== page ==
Hungary’s responsibility – An open letter to Deputy State Secretary Csaba Latorcai

This morning, Népszava–one of Hungary’s daily newspapers–published an op-ed from me, which effectively serves as an open letter addressed to Csaba Latorcai. A couple of weeks ago, here in Ottawa, I met with Hungary’s Deputy State Secretary for Priority Social Affairs, whose works in the Prime Minister’s Office focuses on the Jewish minority, as well as other religious/cultural communities. Deputy State Secretary Csaba Latorcai offered to answer any of my questions about his government, of which I am critical, in order to address any possible “misunderstandings” that I might have. I thanked him, but explained that 45 minutes would not likely be enough for this.

I did, however, indicate to him my concerns with how Budapest handled the refugee crisis and the government’s overt fear-mongering on this front. Our readers may recall our articles, for instance, on the Orbán government’s openly xenophobic and alarmist billboard campaign from this past spring and early summer. This preceded Budapest’s stunningly callous response to the refugee crisis, which made headlines throughout the world. And the meticulously calculated alarmist language continues, even here in Canada, where high-ranking civil servants from Hungary come to give talks that are overtly Islamophobic, sprinkled with dog-whistle antisemitism.

After having spoken with Mr. Latorcai, I felt that these are not discussions that belong behind closed doors; they should form part of the public discourse. In my article, I argue that the legacy of the Holocaust in Hungary–the death of 600,000 Hungarian Jews and the fact that more Jews were deported to Auschwitz from Hungary than from any other country–means that contemporary governments in Budapest have an on-going responsibility and a unique opportunity to serve as a compelling voice of anti-racism on the world stage. Moreover, while the work that the government has done in terms of Jewish cemetery and synagogue restoration is important, in terms of preserving Hungary’s diverse historic heritage, it can’t be emphasized enough, that these cemeteries and synagogues fell into a state of disrepair and abandonment as a result of the Holocaust and the decimation of a community that once numbered over 800,000.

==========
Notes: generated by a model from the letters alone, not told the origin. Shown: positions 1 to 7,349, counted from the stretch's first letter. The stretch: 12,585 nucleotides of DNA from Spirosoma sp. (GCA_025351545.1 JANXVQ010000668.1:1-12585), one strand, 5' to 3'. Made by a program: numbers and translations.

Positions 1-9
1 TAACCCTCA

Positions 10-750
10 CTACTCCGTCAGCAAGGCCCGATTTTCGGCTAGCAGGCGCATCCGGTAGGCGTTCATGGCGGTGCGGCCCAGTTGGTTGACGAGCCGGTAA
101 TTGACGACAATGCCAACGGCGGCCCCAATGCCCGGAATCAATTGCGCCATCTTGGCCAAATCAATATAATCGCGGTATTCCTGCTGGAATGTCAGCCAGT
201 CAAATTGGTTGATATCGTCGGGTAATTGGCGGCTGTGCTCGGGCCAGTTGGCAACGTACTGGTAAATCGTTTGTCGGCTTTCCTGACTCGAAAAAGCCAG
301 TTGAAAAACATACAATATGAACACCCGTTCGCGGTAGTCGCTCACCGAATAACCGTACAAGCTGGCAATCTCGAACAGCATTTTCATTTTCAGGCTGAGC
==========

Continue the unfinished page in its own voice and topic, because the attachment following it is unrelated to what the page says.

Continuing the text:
As I argue in my Népszava piece, one of the most meangingful ways to remember the victims and preserve the memory of the Holocaust is for the Hungarian government of the day to serve as a role model internationally, when it comes to inclusion and anti-racism. As we all know, the Orbán government has failed terribly in this regard.

I am quite confident that if Mr. Latorcai wishes to respond to my open letter, Népszava would be willing to publish it. Should he wish to respond in English, HFP would certainly welcome and publish his response.

The screen capture of the print version of my piece in Wednesday's Népszava.

The screen capture of the print version of my piece in Wednesday’s Népszava.

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